Certainly, the timing is right from a technology perspective, but Arm's success in this market depends on more than its customers’ ability to meet hyperscalers’ stringent demands...
A recent high-profile product launch has pushed the concept of using Arm-based CPUs in the data center back into the limelight. Ampere, a Silicon Valley startup that focuses exclusively on Arm-based CPUs for the data center, launched its Altra CPU. Built on up to 80 Arm Neoverse N1 cores, Altra consumes 210 W at peak workload.
Ampere designed the Altra specifically for hyperscalers that need CPUs for their cloud offerings (an earlier Ampere CPU, eMAG, is optimized for enterprise data-center applications, which have slightly different requirements). Ampere says the Altra delivers on power efficiency (performance per watt) as well as watts per core, allowing for denser racks and maximizing performance per rack.
“Ampere’s Altra server processor news is more than just a milestone for Arm in the data center; it is a turning point for the industry in terms of what is possible in data-center computing,” said Chris Bergey, senior vice president and general manager for Arm’s infrastructure business, in a blog post. “Today’s announcement demonstrates the power of building the right compute for the right applications. Ampere took the N1 platform and integrated its own innovations to design an SoC uniquely built for applications across hyperscale cloud and edge markets while bringing it to market quickly to address evolving compute requirements.”
Let’s not forget that the road to Arm in the data center has been peppered with potholes thus far. An early startup in the space, Calxeda, was working on a 120 quad-core Cortex-A9 design (480 cores total) but closed its doors at the end of 2013 amid criticism of its 32-bit architecture, which some said was unsuitable for servers. A partnership with Hewlett-Packard for enterprise servers failed to save the company.
Fast-forward to 2016. Broadcom had its own project in the works: a 64-bit multicore Arm architecture, codenamed Vulcan, for networking, storage, communications, big data, and security applications. But the effort was a casualty of Broadcom’s acquisition that year by Avago. Then, at the end of 2018, Qualcomm abruptly shut down its Centriq division, which produced its line of Arm-based server chips.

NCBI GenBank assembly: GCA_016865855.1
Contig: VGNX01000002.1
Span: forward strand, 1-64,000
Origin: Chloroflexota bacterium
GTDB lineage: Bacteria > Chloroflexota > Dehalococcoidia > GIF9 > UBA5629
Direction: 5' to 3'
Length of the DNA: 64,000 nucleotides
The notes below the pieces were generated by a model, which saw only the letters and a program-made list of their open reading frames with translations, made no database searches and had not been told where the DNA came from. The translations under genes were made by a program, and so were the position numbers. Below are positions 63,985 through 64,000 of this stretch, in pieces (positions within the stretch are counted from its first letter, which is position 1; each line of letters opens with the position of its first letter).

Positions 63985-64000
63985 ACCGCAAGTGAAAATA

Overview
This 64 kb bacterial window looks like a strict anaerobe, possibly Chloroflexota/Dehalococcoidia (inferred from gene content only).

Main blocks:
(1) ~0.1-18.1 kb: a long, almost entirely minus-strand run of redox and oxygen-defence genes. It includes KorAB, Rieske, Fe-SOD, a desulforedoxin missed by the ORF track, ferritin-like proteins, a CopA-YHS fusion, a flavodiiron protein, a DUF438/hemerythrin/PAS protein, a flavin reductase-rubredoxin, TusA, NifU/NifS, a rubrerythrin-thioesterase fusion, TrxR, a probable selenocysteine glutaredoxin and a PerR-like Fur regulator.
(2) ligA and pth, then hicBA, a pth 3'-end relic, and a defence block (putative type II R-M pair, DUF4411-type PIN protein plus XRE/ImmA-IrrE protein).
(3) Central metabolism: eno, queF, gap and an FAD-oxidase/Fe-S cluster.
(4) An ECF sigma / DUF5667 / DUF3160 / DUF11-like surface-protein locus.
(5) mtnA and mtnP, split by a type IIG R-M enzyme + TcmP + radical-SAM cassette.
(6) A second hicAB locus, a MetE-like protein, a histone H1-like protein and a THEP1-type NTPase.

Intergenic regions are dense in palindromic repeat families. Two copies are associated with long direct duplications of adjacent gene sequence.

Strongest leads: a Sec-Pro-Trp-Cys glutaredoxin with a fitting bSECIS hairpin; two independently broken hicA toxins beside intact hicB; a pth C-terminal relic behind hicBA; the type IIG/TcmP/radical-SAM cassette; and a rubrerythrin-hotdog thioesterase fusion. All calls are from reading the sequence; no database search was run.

Among those false starts, however, there is one notable success story: Amazon. The hyperscaler’s 2015 acquisition of system-on-chip maker Annapurna Labs resulted in the Graviton chip — the most famous success story thus far for Arm in the data center. Given that Amazon is its own customer for this chip, it may not be the best indicator of the market for Arm in the data center. But the company has said that developing its own chips optimized its precarious price/performance balance. Specifically, according to Amazon, Graviton A1 instances reduced customer costs by 45% for scale-out workloads such as micro-services and web servers compared with general-purpose Intel Xeon EC2 instances.
Amazon renewed its commitment to Arm architectures with the launch of the Graviton 2 in December 2019. This chip boosted performance to 7× that of its predecessor, with 4× the number of cores. Significantly, Amazon put the Graviton 2 into its Elastic Compute Cloud (EC2) instances, which are intended for high-intensity workloads, such as high-performance computing and application servers; previously, those instances were based on Intel Xeon. The shift signaled Amazon’s belief in Arm’s vision of diverse CPU architectures (heterogeneous computing) for even the most intense workloads in the cloud.
Amazon’s vote of confidence with the launch of Graviton 2 in December, plus the Ampere launch this month, has given Arm’s cause a bit of momentum. So will 2020 be the year that Arm finally makes serious inroads into the data center? Certainly, the timing is right from a technology perspective; power efficiency demands have never been stronger, for example, and may dictate a different approach than scaling up existing CPUs. The need for heterogeneous compute to process workloads such as AI also supports Arm’s case; we are seeing specialized accelerators such as GPUs, FPGAs, and even some ASICs getting more traction.
Arm’s success in this market, however, depends on more than its customers’ ability to meet hyperscalers’ stringent demands for performance, power efficiency, and price. It also depends on whether those customers can grab any market share from Intel’s dominant Xeon platform. And Arm isn’t the only other option here: AMD and Nvidia are also in the fray. So while we may be seeing a few rays of hope, it’s not quite the light at the end of the tunnel for Arm’s infrastructure business — at least not yet.